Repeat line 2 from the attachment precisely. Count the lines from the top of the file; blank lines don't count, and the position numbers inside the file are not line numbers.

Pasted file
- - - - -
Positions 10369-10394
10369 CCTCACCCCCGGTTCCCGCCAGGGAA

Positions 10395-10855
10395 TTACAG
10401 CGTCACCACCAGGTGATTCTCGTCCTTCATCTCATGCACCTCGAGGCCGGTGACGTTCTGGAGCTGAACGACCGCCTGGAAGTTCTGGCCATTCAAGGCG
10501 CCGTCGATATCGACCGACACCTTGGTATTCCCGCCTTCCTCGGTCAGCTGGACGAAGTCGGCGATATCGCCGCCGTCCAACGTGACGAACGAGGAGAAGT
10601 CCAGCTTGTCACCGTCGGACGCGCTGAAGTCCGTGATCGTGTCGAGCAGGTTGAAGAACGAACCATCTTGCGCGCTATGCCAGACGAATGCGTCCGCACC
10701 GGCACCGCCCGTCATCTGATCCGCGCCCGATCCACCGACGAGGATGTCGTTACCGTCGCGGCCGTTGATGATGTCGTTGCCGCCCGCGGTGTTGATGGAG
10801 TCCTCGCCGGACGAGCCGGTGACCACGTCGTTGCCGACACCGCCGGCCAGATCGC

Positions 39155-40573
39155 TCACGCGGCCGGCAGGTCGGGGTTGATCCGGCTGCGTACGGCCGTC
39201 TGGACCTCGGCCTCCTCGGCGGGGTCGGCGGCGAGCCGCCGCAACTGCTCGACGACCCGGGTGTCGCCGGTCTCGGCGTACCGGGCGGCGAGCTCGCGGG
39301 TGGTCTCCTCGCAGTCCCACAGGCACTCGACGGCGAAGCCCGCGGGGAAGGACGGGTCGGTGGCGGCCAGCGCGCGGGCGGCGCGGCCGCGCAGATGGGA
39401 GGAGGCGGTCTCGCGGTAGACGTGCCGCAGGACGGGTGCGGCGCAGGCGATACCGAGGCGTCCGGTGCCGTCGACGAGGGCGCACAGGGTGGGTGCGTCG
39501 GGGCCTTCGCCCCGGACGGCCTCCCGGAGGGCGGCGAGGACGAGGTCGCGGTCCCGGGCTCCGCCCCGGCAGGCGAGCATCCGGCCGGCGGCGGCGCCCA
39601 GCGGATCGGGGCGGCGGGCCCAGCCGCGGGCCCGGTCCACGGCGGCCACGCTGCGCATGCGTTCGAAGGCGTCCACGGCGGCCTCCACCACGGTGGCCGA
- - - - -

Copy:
10369 CCTCACCCCCGGTTCCCGCCAGGGAA